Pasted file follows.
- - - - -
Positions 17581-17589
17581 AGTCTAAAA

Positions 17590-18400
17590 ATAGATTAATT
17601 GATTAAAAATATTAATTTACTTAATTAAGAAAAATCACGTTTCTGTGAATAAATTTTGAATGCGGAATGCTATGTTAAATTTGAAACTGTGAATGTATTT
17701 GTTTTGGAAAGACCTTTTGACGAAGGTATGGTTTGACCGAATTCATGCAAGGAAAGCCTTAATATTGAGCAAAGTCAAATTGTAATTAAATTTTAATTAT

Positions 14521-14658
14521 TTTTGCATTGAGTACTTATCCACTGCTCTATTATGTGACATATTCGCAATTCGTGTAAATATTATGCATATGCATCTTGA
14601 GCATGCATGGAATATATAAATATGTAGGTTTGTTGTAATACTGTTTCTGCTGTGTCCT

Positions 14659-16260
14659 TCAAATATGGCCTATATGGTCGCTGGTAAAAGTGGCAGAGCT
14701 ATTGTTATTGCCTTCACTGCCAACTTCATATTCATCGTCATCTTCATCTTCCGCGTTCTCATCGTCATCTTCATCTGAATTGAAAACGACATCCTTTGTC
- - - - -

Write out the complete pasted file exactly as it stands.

Positions 17581-17589
17581 AGTCTAAAA

Positions 17590-18400
17590 ATAGATTAATT
17601 GATTAAAAATATTAATTTACTTAATTAAGAAAAATCACGTTTCTGTGAATAAATTTTGAATGCGGAATGCTATGTTAAATTTGAAACTGTGAATGTATTT
17701 GTTTTGGAAAGACCTTTTGACGAAGGTATGGTTTGACCGAATTCATGCAAGGAAAGCCTTAATATTGAGCAAAGTCAAATTGTAATTAAATTTTAATTAT

Positions 14521-14658
14521 TTTTGCATTGAGTACTTATCCACTGCTCTATTATGTGACATATTCGCAATTCGTGTAAATATTATGCATATGCATCTTGA
14601 GCATGCATGGAATATATAAATATGTAGGTTTGTTGTAATACTGTTTCTGCTGTGTCCT

Positions 14659-16260
14659 TCAAATATGGCCTATATGGTCGCTGGTAAAAGTGGCAGAGCT
14701 ATTGTTATTGCCTTCACTGCCAACTTCATATTCATCGTCATCTTCATCTTCCGCGTTCTCATCGTCATCTTCATCTGAATTGAAAACGACATCCTTTGTC